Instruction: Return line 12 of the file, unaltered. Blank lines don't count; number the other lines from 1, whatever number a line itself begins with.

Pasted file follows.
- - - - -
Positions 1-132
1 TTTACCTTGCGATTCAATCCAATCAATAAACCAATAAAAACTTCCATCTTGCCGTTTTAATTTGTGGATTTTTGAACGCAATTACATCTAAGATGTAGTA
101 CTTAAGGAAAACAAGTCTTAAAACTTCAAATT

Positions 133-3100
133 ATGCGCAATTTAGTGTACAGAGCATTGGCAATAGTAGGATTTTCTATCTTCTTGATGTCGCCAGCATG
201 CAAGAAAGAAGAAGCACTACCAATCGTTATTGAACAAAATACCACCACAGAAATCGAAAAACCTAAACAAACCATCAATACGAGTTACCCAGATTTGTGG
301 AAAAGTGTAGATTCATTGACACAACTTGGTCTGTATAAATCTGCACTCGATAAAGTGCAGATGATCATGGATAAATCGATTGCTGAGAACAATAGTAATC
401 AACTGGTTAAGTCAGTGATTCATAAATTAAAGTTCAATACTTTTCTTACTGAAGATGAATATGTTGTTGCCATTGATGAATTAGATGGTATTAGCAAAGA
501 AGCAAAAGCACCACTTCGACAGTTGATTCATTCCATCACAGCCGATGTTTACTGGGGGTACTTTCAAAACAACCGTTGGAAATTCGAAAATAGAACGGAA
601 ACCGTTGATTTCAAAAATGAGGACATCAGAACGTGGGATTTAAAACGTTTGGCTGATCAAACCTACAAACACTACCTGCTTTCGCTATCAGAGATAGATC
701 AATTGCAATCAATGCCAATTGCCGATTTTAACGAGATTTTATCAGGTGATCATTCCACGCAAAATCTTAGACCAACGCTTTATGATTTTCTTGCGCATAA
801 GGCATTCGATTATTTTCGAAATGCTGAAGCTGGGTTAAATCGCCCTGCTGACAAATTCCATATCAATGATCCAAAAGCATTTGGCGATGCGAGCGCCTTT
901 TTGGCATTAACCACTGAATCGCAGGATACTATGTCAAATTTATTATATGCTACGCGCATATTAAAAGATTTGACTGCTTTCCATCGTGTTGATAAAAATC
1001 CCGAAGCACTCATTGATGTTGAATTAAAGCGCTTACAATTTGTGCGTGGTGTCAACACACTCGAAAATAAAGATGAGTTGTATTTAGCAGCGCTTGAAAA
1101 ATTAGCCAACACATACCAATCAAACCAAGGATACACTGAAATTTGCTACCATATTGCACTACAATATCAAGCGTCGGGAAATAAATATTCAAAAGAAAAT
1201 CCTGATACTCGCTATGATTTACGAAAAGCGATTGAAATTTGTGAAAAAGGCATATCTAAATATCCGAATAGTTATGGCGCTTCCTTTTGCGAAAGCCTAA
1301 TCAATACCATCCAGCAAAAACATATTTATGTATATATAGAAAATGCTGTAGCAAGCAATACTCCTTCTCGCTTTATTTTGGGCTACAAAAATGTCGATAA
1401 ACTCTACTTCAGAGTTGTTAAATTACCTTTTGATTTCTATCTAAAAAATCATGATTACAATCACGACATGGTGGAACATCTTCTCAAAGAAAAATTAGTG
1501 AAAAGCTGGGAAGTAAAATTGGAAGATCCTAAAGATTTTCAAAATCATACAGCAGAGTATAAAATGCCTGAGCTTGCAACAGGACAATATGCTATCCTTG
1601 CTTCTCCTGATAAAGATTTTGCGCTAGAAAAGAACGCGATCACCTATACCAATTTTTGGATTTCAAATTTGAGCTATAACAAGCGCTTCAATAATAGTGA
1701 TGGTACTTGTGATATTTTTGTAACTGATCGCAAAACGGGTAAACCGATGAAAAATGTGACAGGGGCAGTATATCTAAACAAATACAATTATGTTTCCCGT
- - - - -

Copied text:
801 GGCATTCGATTATTTTCGAAATGCTGAAGCTGGGTTAAATCGCCCTGCTGACAAATTCCATATCAATGATCCAAAAGCATTTGGCGATGCGAGCGCCTTT